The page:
Beth Tzedec also has a lofty goal to have 50 per cent more young families join the synagogue in three years—how did you arrive at this goal?
We looked at the number of households that the synagogue was not able to maintain over the last five years and used public data from the Environics Institute on a study they did in 2018 on Jews in Canada. The study looked at how many identify as Conservative and what their geographical locations are. Based on this we tried to estimate how many live in the shul’s postal code area and we arrived at 500 households. This became the target demographic and we think 50 per cent growth is quite manageable in a three-year time span. We set the number based on the data we have and what we could actively engage with.
What has the response been so far?
Over 60 new units, or households, have joined the synagogue since we started our engagement a week ago [in early August]. Of that, 12 households have not been affiliated [with a synagogue] for a three-year period or longer. September is a heavy month with the High Holidays and already around 200 new people have come in the door—the average age being 33 to 34 years old. We’re thrilled with that out of the gate. Already new families are setting up coffee dates and our spiritual team is actively engaged in relationship building, which is what it’s all about.
I know this might seem like a very basic question, but it is fundamental to ask. Why is it important to make younger people feel connected to a synagogue?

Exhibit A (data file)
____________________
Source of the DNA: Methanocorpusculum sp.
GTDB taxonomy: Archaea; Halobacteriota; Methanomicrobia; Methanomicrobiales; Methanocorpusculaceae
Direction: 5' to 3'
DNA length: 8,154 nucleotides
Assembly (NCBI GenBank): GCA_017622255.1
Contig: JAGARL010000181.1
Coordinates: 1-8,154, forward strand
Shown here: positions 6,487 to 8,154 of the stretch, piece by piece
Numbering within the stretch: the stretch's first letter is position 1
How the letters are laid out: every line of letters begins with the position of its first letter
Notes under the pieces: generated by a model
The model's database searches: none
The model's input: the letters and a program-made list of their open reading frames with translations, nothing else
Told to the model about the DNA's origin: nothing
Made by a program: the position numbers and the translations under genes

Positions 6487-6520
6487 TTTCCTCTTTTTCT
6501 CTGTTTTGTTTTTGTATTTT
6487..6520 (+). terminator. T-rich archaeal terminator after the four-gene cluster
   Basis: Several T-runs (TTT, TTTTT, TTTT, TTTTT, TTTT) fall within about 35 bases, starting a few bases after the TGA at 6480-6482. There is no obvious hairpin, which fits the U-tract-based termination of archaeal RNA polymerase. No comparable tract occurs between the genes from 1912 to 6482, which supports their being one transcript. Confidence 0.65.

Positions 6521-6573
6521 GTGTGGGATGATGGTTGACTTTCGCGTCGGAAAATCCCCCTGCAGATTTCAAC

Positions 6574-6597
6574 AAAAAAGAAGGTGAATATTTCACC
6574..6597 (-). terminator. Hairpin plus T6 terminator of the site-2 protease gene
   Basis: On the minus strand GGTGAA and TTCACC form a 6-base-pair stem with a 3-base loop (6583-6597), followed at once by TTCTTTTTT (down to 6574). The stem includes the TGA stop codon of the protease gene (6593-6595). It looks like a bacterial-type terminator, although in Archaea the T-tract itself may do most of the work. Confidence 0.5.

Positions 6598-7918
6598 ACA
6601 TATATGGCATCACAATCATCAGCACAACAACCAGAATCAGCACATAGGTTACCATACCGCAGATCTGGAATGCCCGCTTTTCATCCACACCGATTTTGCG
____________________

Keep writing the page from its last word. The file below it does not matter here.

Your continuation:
It’s not about being connected to a synagogue. It’s about being connected to a meaningful Jewish life—spiritually, culturally, and religiously. It’s important to be part of a community that cares about each other, to learn from Jewish wisdom as a response to the challenges and opportunities to living a meaningful life, to speak to the needs of the soul—synagogue builds on connecting people to each other.
The older generation makes a different set of assumptions [accepting the transactional nature] on why they belong and engage with synagogue, but the younger generation doesn’t make the same set of assumptions. They have a “show me that this matters then I’ll come into the space” attitude. The Generations Membership takes away conversation about money and transaction and it turns on the “let’s get to know each other and let’s figure out what you’re interested in” type of conversation. The job of a rabbi is to be an educator and guide. This is our congregation saying what’s important to us and what’s important to us is you.
*Since the interview was conducted, there are now 225 new and re-captured Generations Memership holders.
This interview has been edited for clarity and length.
Header image design by Clarrie Feinstein.
Clarrie Feinstein is a journalist based in Toronto where she is currently a reporter for Toronto Star. She previously was a reporter for Metroland Media where she covered education in Peel Region. Her other work can be seen in Daily Hive, Business Insider, Salon, and Bedford + Bowery. Clarrie earned her M.A. in journalism from New York University.